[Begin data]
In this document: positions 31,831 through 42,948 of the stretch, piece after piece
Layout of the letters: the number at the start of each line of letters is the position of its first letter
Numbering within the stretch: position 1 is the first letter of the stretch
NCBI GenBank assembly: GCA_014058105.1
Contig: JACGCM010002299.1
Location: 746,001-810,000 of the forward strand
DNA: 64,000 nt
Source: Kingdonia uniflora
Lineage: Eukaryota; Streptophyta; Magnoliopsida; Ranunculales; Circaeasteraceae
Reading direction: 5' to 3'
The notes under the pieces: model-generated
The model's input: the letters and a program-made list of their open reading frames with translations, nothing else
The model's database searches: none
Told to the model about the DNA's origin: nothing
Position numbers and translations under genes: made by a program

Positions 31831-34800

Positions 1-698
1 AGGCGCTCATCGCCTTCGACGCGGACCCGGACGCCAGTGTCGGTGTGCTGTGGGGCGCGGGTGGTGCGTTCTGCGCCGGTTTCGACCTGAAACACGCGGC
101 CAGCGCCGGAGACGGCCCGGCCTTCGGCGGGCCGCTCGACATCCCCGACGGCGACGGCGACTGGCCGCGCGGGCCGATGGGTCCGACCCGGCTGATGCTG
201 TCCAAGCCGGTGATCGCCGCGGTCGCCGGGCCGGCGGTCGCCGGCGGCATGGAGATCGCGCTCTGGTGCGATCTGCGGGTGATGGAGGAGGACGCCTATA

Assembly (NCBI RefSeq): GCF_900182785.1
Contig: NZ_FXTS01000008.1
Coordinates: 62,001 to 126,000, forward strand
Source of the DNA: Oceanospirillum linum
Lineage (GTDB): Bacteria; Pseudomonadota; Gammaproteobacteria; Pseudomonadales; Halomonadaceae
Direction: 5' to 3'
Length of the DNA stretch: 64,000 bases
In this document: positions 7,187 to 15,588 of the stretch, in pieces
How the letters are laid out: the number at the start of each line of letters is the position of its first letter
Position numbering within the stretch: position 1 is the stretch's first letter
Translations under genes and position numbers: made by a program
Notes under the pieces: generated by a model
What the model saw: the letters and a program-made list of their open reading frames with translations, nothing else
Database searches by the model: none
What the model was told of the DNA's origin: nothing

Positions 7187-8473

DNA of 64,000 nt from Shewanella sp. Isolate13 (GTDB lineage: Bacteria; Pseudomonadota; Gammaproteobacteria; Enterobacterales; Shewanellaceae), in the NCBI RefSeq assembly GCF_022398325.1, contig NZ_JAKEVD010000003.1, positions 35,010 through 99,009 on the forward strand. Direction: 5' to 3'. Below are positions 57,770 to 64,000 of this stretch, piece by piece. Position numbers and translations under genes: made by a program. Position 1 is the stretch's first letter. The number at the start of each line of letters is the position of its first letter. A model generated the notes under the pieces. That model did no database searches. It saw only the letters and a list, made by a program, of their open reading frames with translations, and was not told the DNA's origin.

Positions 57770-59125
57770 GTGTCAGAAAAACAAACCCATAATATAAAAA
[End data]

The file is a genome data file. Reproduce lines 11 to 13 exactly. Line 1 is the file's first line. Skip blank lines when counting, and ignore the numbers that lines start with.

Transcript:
The notes under the pieces: model-generated
The model's input: the letters and a program-made list of their open reading frames with translations, nothing else
The model's database searches: none